In the challenges facing landlords in the current economic and
market conditions, the municipal tax treatment of vacant space is
not to be forgotten as some relief available for the carrying costs
of vacant space. The Municipal Act, 2001 and the City
of Toronto Act, 2006 both require vacancy rebates to be
provided for eligible commercial and industrial premises. Provided
eligibility requirements are met, rebates of 30% of commercial
class taxes, and 35% of industrial class taxes, are available upon
application for a period of vacancy that exceeds 90 days. For a
property to be eligible, the premises must not be used (except for
heating, cooling, lighting or cleaning, or construction, repairs or
renovation) for at least 90 days, and in the case of commercial
premises, be capable of being leased (except for immediate
occupation in the event of renovations) or unfit for occupation.
For industrial properties, the vacant portions of the premises must
be clearly delineated or separated by physical barriers from the
rest of the premises, but need not be capable of being leased.
Despite meeting these requirements, premises are not eligible for
rebate if they are used for commercial or industrial activity on a
seasonal basis; if they are leased to a tenant who is in possession
of the leasehold interest throughout the period of time; or if the
property is included in a subclass for vacant land.
Interim applications to the municipality can be filed for the
first six months of the taxation year, and a final application must
be filed by the last day of February of the next taxation year.
Applications must be accompanied by prescribed information, and
most municipalities require proof of lease termination, leases and
any occupancy dates, as well as proof that premises are being
offered to lease. The Municipal Property Assessment Corporation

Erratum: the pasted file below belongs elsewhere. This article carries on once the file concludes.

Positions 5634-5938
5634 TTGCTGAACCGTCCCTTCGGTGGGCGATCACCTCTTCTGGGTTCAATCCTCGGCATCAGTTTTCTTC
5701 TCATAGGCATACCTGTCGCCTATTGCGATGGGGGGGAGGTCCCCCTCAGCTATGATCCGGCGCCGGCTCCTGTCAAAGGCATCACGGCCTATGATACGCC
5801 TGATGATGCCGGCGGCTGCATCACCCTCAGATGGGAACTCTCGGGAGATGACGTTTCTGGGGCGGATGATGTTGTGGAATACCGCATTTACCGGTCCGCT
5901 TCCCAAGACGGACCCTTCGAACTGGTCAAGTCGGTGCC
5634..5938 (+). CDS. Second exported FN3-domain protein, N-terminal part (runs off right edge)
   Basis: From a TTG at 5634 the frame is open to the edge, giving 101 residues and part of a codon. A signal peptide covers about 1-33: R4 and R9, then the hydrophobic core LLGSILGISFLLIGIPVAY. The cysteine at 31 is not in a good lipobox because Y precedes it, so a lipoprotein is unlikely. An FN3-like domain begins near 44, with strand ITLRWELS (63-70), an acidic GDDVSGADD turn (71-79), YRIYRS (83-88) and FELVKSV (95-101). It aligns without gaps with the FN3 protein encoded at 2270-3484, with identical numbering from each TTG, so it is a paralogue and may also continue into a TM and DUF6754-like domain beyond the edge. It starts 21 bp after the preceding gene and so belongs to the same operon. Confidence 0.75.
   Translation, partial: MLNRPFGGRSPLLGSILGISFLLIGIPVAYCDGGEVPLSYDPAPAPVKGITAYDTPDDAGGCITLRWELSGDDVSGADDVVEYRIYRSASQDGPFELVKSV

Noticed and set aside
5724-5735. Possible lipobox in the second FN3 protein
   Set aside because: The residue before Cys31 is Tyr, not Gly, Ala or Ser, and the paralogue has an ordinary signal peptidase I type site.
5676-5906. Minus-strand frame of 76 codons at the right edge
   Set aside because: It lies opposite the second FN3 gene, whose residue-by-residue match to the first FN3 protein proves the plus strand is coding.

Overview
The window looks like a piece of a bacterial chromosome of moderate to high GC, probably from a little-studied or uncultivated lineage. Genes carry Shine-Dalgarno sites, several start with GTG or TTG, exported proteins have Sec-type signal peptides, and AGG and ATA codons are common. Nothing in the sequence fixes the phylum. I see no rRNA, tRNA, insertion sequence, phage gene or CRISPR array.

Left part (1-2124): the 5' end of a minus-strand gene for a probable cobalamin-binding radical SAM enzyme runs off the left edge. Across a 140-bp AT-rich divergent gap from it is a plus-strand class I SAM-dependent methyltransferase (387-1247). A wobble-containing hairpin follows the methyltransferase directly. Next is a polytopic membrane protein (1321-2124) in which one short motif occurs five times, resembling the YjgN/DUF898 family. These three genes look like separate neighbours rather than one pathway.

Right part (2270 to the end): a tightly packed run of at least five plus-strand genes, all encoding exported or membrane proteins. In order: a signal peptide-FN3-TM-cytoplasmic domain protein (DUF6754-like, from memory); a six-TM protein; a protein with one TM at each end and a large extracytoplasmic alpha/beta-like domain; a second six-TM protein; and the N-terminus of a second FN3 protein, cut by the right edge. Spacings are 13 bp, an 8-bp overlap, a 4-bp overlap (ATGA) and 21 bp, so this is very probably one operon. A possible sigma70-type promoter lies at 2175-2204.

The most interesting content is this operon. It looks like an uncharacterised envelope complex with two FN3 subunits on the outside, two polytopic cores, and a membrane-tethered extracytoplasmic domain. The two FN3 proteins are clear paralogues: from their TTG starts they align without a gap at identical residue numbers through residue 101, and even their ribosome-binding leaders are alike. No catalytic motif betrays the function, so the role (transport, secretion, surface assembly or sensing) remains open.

(MPAC) then supplies the municipality with the assessed value of
the premises for purposes of calculating the rebates. If the
property is the subject of an assessment appeal and the assessment
on which the rebate was calculated is subsequently reduced, the
municipality may recover any overpayment. The legislation
encourages prompt processing by requiring interest on unpaid
rebates to be paid by the later of November 30 of the taxation year
for interim applications made prior to July 31, and June 30 of the
next taxation year for final applications, or 120 days after the
required information is supplied to the municipality, whichever is
greater. The applicant may appeal the amount of the rebate, or the
failure to process the application, to the Assessment Review Board
within 120 days of the municipality's determination or
submission of a complete application.
One issue that arises in vacancy applications is the treatment
of fixturing periods for new tenants. Some municipalities, such as
Toronto and Ottawa, treat this period as eligible for vacancy
rebate, while others do not, on the theory that the property is not
capable of being leased or the new tenant is in possession of the
leasehold interest. Ironically, municipal legislation permits
application for a full refund of taxes if repairs or renovations to
the land prevented the normal use of the land for a period of at
least three months during the year, except if the premises qualify
for a vacancy rebate. Thus, if a period of time including a
fixturing period lasts greater than 90 days, and the municipality
takes the position that the property does not qualify for the
vacancy period, an application under section 357 of the
Municipal Act, 2001 or s. 323 of the City of Toronto
Act, 2006 may result in a greater rebate than a vacancy rebate
application. These applications also must be filed no later than
the last day of February of the next taxation year. The Ministry of
Finance is currently considering proposals to clarify this
Care should therefore be taken to ensure that appropriate
applications for the 2015 taxation year are made to the
municipality no later than February 29, 2016.
Finally, chronic or unusual vacancy that exceeds MPAC's
standardized vacancy allowances, usually 3-5%, may be a ground for
appealing assessments that are based on an income capitalization
valuation. In the case of former Target Canada premises, MPAC has
already agreed to reductions resulting from Target's demise.
The last date for appealing 2016 taxation year assessments is March
The content of this article is intended to provide a general
guide to the subject matter. Specialist advice should be sought
about your specific circumstances.
To print this article, all you need is to be registered on Mondaq.com.
Click to Login as an existing user or Register so you can print this article.
Russell v. Township of Georgian Bay provides a useful reminder of the fact that while municipal officials sometimes appear to hold all of the cards in disputes with home owners, that is not always the case.
Register for Access and our Free Biweekly Alert for
This service is completely free. Access 250,000 archived articles from 100+ countries and get a personalised email twice a week covering developments (and yes, our lawyers like to think you’ve read our Disclaimer).